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Identification of Disease–miRNA Networks Across Different Cancer Types Using SWIM

The idea that the greater complexity of higher eukaryotes arises from the portion of the genome called non-coding RNAs (ncRNAs) is becoming increasingly widespread [Costa 2008, Mattick 2009]. Indeed, ncRNAs are of growing interest, as they have been found to be important regulators of gene expression in development, physiology, and, when dysfunctional, in the presence of disease. This variegated class of RNA species encompasses the well-known microRNAs (miRNAs), as well as the most recently acknowledged long non-coding RNAs (lncRNAs). Discovered first, miRNAs have been intensively studied and much is now known about their biological functions, as opposed to lncRNAs that constitutes a new, potentially fascinating, territory to be explored yet. miRNAs are single-stranded short RNAs (∼ 22 nucleotides long) that post-transcriptionally regulate gene expression by translation inhibition or degradation of their target mRNAs [Filipowicz 2008, Bartel 2009, Mercer 2009, Koziol 2010]. Virtually, all biological processes have been proved to involve miRNA regulation, including development, metabolism, cell proliferation, differentiation and apoptosis [Lee 19993, Brennecke 2003]. Accordingly, altered miRNA expression characterizes many human diseases and mounting evidence strongly links specific miRNAs to tumor initiation, progression and metastasis [Lu Nature 2005, Iorio 2007, Gaur 2007, Ma Nature 2007, Garzon 2009, Spizzo 2009, Reddy 2015, Peng 2016, Catalanotto 2016].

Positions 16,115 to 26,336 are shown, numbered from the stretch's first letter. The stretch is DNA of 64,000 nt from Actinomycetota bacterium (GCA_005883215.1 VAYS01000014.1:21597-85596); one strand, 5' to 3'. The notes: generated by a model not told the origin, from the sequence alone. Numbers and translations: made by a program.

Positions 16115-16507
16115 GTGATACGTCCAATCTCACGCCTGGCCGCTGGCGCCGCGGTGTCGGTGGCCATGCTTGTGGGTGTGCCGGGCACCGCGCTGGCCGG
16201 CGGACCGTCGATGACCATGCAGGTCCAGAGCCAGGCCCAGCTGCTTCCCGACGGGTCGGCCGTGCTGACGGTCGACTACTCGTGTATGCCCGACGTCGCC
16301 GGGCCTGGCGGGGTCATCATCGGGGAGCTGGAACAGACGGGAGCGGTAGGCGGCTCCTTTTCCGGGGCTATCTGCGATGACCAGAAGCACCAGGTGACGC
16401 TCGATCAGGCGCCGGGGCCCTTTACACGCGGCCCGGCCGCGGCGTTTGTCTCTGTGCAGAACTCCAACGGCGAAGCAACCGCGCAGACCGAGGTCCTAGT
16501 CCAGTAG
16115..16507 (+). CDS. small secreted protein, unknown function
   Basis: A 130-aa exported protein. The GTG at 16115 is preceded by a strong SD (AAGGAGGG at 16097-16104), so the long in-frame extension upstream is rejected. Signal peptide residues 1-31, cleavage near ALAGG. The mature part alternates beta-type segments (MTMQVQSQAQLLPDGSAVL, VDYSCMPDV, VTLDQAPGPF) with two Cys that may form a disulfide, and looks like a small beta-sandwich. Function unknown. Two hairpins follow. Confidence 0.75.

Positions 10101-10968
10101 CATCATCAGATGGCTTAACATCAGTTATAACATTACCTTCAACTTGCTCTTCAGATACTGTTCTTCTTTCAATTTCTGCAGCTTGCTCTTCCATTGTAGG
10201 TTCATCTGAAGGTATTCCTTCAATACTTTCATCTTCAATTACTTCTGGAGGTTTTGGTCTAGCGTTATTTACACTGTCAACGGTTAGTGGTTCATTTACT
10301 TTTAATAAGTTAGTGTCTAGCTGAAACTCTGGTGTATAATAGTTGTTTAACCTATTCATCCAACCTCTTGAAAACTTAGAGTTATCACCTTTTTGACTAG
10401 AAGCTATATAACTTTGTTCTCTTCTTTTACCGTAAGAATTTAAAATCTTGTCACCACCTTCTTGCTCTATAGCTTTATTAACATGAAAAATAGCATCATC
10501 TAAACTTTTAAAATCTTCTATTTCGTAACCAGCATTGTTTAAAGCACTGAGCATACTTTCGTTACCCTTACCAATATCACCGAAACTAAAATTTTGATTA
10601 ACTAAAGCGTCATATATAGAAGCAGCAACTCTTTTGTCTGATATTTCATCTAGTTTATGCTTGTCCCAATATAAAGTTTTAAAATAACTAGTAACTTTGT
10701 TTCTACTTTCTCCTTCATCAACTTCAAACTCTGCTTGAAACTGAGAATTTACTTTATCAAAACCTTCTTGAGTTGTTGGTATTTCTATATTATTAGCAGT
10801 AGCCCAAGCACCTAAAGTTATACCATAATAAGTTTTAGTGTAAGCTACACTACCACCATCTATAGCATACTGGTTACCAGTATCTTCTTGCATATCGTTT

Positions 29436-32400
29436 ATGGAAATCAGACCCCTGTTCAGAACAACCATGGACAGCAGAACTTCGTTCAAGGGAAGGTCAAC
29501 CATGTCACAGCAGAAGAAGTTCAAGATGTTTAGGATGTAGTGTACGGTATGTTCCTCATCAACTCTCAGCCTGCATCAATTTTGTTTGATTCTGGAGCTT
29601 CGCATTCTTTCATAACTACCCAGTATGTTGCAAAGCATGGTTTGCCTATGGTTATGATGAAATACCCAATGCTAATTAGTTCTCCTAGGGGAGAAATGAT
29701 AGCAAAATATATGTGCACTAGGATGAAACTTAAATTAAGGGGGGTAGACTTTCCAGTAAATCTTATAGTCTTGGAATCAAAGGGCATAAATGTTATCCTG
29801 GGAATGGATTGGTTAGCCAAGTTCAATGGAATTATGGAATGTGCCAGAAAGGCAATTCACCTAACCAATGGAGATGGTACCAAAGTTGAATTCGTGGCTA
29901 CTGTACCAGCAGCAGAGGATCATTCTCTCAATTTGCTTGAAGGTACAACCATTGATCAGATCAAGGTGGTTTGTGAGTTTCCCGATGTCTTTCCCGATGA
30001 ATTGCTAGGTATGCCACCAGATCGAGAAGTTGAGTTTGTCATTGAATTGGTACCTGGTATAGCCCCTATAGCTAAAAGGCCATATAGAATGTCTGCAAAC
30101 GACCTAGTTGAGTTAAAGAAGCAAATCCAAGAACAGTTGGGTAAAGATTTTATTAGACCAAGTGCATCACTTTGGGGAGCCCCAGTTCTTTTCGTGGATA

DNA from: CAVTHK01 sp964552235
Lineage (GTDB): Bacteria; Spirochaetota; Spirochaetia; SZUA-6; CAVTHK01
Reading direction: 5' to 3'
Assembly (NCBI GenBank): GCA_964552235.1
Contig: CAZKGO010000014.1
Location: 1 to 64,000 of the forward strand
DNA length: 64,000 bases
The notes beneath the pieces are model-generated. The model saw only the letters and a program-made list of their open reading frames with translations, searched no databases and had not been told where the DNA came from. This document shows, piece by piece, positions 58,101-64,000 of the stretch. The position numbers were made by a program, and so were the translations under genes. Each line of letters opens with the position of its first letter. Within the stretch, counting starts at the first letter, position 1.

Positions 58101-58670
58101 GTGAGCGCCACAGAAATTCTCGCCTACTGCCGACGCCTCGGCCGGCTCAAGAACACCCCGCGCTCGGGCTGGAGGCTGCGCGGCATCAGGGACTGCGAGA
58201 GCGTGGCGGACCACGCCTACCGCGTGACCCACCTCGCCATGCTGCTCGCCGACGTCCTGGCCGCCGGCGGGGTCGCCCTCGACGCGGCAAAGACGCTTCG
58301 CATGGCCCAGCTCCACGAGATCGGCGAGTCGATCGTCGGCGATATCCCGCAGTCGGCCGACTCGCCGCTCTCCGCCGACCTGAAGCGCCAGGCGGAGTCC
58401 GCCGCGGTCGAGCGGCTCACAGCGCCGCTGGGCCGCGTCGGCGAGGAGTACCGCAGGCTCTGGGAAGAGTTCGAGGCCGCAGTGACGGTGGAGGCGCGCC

Autori IIT:

Tipo: Capitolo di libro
Area di disciplina: Computer Science & Engineering

File: capitoloSpinger_giulia_FR_MP.pdf

Attività: Biologia computazionale